A recent survey reported by FTAdviser has revealed the startling fact that 80% of people over the age of 55 don’t have a Lasting Power of Attorney (LPA) in place.
Additionally, nearly 70% don’t act as an attorney for anyone else.
The broad concept of an LPA is simple. It’s a legal document whereby you give someone you trust the authority to manage your affairs if you’re unable to – usually through illness or incapacity.
Although they are usually associated with the elderly, it’s just as important for younger people to take this step too. It’s something everyone should do, and they are relatively easy to set up.
Read on to find five important reasons why you should have an LPA, and why your spouse or partner should have one too.
1. Medical advances mean we’re living longer
According to research carried out by the Alzheimer’s Society, 850,000 people had dementia in the UK in 2019, and so were unable to manage their financial affairs. They also predicted that, by 2040, that figure would increase to 1.5 million.
Medical advances over the last half a century mean that you have a better chance of surviving an illness that would have been fatal for previous generations.
All this means that the chances of you being perfectly fit in all respects, but not having the mental capacity to make important decisions for yourself, are increasing.
It also underlines the importance of ensuring that your financial affairs will be managed by someone you trust should you become unable to do it yourself.
2. You choose who you want to manage your affairs
By setting up an LPA, you can choose exactly who you want to manage your affairs if you’re unable to.
This can give you invaluable peace of mind, and it also means you can specify someone with the right experience and expertise to do that task.
For example, if you’re a business owner, you can select someone with experience of your business, rather than having to trust another individual who may not have that level of insight.
For further peace of mind, you can also write restrictions into your LPA over what your attorney can and can’t do.
When it comes to financial affairs, you can nominate someone to act on your behalf even if you retain mental capacity. You may simply want to hand over control of your wealth to someone you can trust to manage it.
3. An LPA can expedite the decision-making process
With an LPA in place, your loved ones can take immediate steps to manage your affairs if you’re unable to. By ensuring your spouse or partner also has an LPA in place, you can ensure you’ll be able to take the same steps should they not be able to manage their own affairs.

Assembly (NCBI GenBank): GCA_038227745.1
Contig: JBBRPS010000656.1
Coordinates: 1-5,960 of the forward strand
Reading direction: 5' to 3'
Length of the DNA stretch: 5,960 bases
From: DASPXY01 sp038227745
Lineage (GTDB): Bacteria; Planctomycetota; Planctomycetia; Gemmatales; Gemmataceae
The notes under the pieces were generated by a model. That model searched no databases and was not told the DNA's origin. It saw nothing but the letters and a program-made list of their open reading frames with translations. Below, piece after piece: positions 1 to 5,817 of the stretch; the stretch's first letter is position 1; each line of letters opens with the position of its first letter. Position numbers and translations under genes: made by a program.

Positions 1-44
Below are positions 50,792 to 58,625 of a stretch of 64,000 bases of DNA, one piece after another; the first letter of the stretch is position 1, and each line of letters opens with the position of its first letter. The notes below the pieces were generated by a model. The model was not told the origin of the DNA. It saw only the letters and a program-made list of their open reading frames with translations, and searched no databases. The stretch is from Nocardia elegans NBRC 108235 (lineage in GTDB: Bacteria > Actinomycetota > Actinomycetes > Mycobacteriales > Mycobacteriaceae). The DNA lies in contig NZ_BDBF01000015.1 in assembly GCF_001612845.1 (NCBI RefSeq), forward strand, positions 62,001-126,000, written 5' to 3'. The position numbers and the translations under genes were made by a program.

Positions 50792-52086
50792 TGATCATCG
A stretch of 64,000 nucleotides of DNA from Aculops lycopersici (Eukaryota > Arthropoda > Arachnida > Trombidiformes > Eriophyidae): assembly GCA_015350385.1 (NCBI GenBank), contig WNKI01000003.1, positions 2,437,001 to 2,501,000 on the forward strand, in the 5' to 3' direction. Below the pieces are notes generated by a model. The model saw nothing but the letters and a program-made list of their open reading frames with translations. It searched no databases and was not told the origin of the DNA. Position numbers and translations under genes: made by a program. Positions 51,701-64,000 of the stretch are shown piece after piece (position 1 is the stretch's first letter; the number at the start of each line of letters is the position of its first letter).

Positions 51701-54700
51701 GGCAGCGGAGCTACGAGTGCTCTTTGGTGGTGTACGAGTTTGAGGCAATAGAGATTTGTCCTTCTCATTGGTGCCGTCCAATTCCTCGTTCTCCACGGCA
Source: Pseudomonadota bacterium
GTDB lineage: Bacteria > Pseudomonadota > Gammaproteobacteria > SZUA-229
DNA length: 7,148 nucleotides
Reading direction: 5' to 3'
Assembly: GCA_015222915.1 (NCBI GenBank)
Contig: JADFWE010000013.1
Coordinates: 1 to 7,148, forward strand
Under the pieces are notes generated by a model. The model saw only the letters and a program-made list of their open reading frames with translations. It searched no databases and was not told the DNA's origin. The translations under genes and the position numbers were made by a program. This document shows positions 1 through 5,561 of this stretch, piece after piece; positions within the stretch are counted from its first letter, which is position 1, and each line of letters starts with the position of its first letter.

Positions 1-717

The alternative, without an LPA, can be both time-consuming and costly.
Your family would need to apply to the Court of Protection to be able to manage your affairs on your behalf. Given that the process could take months, you can imagine the stress they would go through. There could also be severe financial cost if, for example, you own a business, and no one has the legal authority to intervene in the running of it.
4. You can benefit from added flexibility in your financial affairs
As well as ensuring your financial affairs are managed in accordance with your wishes in the event of long-term incapacity, an LPA can provide a welcome level of flexibility when it comes to your wider financial planning.
For example, if you’re going to be spending some time overseas, you can appoint someone to manage your UK-based financial affairs by using an LPA. Likewise, if you’re going into hospital for a period.
In both these instances, you can set up an LPA for a temporary period so whoever you nominate will have full legal authority to act on your behalf.
An LPA set up temporarily can be revoked or altered once you can prove that you have the mental capacity to do so.
5. You can’t predict the future
Accidents can happen at any time. However prepared you think you may be, an accident could leave you with serious injuries and unable to manage your own affairs.
Likewise, many serious illnesses can affect you without warning. For example, the Stroke Association report that 100,000 people in the UK have a stroke each year, and there are currently over 1.3 million stroke survivors.
By taking steps to be prepared for the eventuality of either happening gives you, and your family, one less thing to worry about.
It’ll be reassuring for you all to know that no matter what happens, you have a system in place to ensure that your financial wellbeing is looked after.
Get in touch
If you would like to talk to us about setting up a Lasting Power of Attorney, we are happy to help.
You can email us at firstname.lastname@example.org or contact your adviser on 020 3828 8100.
This article is for information only. Please do not act based on anything you might read in this article. All contents are based on our understanding of HMRC legislation, which is subject to change.